Irving Family’s $700 Million Bequest to Columbia and NewYork-Presbyterian Sets Stage for Dramatic Advances in Cancer Research and Care

Florence Irving and the late Herbert Irving in 2005. Photo by Charles E. Manley

Columbia University and NewYork-Presbyterian announced today that Florence Irving and her late husband, Herbert Irving, have given $700 million to the two institutions to dramatically advance research and clinical programs for the treatment of cancer.

“It is widely recognized that the long battle against cancer has arrived at a crucial juncture,” said Lee C. BollingerDr. Steven J. Corwin, and Dr. Lee Goldman, the leaders respectively of Columbia University, NewYork-Presbyterian, and Columbia University Irving Medical Center, in a joint statement underscoring the significance of the Irvings’ gift, the largest in the Medical Center’s history. “What is perhaps less well understood is that the dramatic advances now within our reach will be realized only by harnessing the learning of many different scientific disciplines and such work requires enormous institutional resources. The Irvings have given us the means to engage in that collective effort, and we are determined to reward their ambitious vision.”

The $700 million bequest, which includes $600 million in new funds in addition to previously announced pledges to the two organizations, brings the Irvings’ total donations to Columbia University and NewYork-Presbyterian to more than $900 million over the past three decades. The 20-acre Medical Center campus shared by the two institutions in upper Manhattan was renamed last year to honor the Irvings, and the institutions are now known as Columbia University Irving Medical Center and NewYork-Presbyterian/Columbia University Irving Medical Center.

The Irvings’ historic gift will have a profound impact on research and clinical care at what is already one of the world’s preeminent academic medical centers at a time when new scientific tools and techniques are allowing researchers and clinicians to better understand how cancer begins and grows—and how to fight its spread. The new infusion of resources will help Columbia and NewYork-Presbyterian recruit the very best basic scientists, physician-scientists, and clinicians dedicated to producing a range of innovations in patient care, including improved efficacy of radiation therapy, new surgical approaches, and the development of a variety of new therapeutic options for patients. Facilities also will be expanded at the Herbert Irving Comprehensive Cancer Center, where more than 4,000 new cancer patients are treated each year. It is one of 47 comprehensive cancer centers in the U.S., one of the first to be designated by the National Cancer Institute for its capabilities in both cancer research and clinical care.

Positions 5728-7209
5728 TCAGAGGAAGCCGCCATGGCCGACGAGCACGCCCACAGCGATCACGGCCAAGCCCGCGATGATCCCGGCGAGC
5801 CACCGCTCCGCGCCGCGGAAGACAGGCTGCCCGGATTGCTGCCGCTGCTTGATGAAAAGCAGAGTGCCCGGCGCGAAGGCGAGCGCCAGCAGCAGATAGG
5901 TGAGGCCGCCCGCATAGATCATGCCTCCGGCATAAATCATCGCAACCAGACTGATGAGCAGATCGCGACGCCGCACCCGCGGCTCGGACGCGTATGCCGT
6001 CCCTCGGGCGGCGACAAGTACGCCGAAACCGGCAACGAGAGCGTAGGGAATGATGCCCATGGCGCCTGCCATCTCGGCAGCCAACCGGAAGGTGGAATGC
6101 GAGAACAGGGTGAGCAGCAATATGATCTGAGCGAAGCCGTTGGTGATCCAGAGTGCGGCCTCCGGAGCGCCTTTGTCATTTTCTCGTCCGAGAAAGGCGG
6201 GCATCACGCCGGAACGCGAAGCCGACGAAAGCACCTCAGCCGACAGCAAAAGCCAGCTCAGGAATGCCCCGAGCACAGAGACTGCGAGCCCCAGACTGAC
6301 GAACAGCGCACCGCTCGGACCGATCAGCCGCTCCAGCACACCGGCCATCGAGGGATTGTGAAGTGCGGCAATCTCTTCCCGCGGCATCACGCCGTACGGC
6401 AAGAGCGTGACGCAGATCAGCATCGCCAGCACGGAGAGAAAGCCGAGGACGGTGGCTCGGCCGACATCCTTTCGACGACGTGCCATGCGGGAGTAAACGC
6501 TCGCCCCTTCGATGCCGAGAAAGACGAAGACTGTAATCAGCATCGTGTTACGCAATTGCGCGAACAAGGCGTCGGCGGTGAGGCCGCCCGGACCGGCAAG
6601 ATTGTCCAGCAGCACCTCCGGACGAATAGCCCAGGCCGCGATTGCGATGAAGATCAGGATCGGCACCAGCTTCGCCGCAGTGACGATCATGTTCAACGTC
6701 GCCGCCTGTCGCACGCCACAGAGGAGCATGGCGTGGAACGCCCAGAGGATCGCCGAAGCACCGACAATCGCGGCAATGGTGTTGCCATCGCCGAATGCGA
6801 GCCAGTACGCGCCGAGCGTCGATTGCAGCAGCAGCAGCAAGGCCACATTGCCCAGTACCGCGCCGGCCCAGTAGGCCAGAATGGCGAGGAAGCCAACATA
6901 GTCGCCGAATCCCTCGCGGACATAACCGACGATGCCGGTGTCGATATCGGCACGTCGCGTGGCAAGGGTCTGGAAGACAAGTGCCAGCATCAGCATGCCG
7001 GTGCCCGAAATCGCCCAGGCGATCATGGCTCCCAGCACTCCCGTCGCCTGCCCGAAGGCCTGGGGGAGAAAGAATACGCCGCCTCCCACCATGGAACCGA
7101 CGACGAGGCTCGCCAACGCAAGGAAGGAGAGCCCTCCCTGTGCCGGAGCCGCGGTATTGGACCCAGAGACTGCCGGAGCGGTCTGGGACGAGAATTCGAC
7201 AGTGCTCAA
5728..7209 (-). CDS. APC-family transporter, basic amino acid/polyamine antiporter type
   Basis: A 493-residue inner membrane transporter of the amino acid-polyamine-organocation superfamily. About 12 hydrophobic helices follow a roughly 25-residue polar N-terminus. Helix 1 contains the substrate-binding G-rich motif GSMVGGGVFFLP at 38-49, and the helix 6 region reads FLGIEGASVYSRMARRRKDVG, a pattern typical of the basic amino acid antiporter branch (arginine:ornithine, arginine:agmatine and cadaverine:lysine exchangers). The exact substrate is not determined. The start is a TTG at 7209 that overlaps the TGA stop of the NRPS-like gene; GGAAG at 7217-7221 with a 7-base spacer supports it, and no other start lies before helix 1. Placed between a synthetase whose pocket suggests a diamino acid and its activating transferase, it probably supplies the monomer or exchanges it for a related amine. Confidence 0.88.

The Irvings’ extraordinary philanthropy will be felt across a wide range of scientific disciplines, including cancer genomics, immunology, computational biology, pathology, and biomedical engineering. (Columbia biochemist Joachim Frank shared the 2017 Nobel Prize in Chemistry for his pioneering work on the development of cryo-electron microscopy—a technique used to create high-resolution, three-dimensional images of life’s molecular machinery in atomic detail, allowing researchers to understand how changes in specific molecules cause disease, including cancer.) A key focus will be to further advance cancer research and clinical care in Columbia’s Precision Medicine Initiative which, in partnership with NewYork-Presbyterian, is exploring the genetic and genomic basis of cancer and other life-altering diseases.

In addition to the Irvings’ gifts to Columbia University and NewYork-Presbyterian, The Metropolitan Museum of Art, where Florence Irving is a Trustee Emeritus, announced today that it is receiving a donation in excess of $80 million from the Irving family. When added to their earlier philanthropy to the university and hospital, as well as prior generous gifts to The Met including over 1200 works of Asian art, this brings the Irving family’s total support for these three iconic New York City institutions to more than $1 billion.

The Irving name has long been a familiar part of Columbia and the Columbia campus of NewYork-Presbyterian. The Medical Center is home to the Herbert Irving Pavilion, the Irving Cancer Research Center, the Irving Institute for Clinical and Translational Research, the Irving Radiation Oncology Center, the Irving Bone Marrow Transplant Unit, and the Herbert Irving Comprehensive Cancer Center, as well as a long list of named professorships, faculty chairs, and clinical and research facilities. The Irvings’ generosity began with their 1987 endowment of the Irving Scholars program for early-career clinical investigators.

Both Florence and Herbert Irving were born and raised in Brooklyn. Herbert Irving, who died last year at the age of 98, was a co-founder and former vice chairman of Sysco Corporation, the nation’s largest food distributor. Florence Irving has served in leadership positions on the boards of several non-profit institutions, including The Metropolitan Museum of Art.

“Herbert and I have always been proud to help the terrific doctors at Columbia and NewYork-Presbyterian,” said Florence Irving. “It meant everything to him to be able to support world-class research and caregiving that makes a difference in people’s lives. I am honored, as he always was, to be associated with these great institutions and the special people who make them what they are.”

Columbia News

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